Trump’s new Jan. 6 case judge might be good for him. Here’s why

The federal judge assigned to oversee the election fraud case against former President Donald Trump is known for for imposing stiff sentences on pro-Trump rioters who stormed the U.S. Capitol on Jan. 6, 2021.

U.S. District Judge Tanya S. Chutkan once described the “very real danger that the Jan. 6 riot posed to the foundation of our democracy.”

And Chutkan has ruled against Trump before, denying his 2021 motion to assert executive privilege in order to block the release of documents to the House special Jan. 6 committee investigating the insurrection. “Presidents are not kings,” she held in that case, “and Plaintiff is not president.”

Veteran federal court watchers describe Chutkan as a consummate professional who will handle a sensitive case with the utmost care. Given her background, some told USA TODAY, Chutkan is likely to do what is within her power to protect the former president’s rights as a criminal defendant. Trump stands accused of conspiring with others to illegally overthrow the 2020 election, a charge that could mean a lengthy prison sentence if he is convicted.

“Judge Chutkan, she’s got some criminal defense in her background. She is a judge who is perceived as being exceedingly fair to criminal defendants,” said Joyce White Vance, the former U.S. Attorney for the Northern District of Alabama. Vance also served on the Attorney General’s Advisory Committee and co-chaired its Criminal Practice Subcommittee during former President Barack Obama’s administration.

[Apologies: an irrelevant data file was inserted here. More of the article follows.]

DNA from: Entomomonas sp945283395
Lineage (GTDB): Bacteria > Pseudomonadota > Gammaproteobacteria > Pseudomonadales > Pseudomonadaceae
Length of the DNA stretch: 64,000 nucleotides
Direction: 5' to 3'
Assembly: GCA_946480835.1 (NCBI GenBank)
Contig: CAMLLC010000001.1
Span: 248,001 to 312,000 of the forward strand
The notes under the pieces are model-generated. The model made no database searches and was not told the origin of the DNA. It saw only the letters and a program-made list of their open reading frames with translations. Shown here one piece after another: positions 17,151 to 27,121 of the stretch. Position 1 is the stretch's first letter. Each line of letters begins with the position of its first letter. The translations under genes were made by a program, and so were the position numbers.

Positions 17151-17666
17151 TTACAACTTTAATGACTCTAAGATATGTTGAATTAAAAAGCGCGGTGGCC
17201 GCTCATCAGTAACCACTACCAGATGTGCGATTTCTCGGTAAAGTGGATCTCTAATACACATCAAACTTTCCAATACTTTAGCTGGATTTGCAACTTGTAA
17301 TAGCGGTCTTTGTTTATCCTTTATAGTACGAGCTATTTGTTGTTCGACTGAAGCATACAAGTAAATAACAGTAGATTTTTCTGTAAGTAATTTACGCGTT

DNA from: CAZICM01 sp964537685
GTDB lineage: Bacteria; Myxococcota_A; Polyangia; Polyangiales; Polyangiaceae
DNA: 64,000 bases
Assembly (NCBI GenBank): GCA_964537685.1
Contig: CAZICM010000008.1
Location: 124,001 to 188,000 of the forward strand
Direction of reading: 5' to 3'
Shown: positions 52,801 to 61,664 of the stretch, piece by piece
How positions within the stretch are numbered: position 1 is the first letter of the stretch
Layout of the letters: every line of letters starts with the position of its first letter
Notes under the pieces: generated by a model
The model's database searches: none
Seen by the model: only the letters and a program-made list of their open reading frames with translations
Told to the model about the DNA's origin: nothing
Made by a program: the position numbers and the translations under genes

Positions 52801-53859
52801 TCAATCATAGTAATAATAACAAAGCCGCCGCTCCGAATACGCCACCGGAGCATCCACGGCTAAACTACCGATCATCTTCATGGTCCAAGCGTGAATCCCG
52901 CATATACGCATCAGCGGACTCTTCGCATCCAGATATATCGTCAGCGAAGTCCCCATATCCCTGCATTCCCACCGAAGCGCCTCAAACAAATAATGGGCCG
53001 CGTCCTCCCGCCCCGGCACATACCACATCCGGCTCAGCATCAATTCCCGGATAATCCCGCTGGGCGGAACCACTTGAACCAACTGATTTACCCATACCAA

Vance noted that when Obama appointed Chutkan to the federal bench in 2014, it was during a time of fierce battles between Republicans and Democrats in the Senate over the judicial confirmation process. 

“Yet she was confirmed 95 to zero at a time when a number of extraordinarily well-qualified nominees couldn’t even get blue slips returned, let alone get a vote,” Vance said, referring to rejection notices by senators. “So any Republican senator who now turns around and criticizes her is doing it for purely political reasons. She’s just a good federal judge, regardless of who appointed her.”

John Dean, the Watergate-era White House counsel turned judicial responsibility advocate, described Chutkan as “solid, fair, and always professional.”

“Her background as a public defender probably favors Trump in some regards,” Dean told USA TODAY. But he added, “She knows the criminal law and has a low tolerance for criminal behavior, which will not help Trump if he is found guilty.”

Judge, public defender and high-priced criminal defense lawyer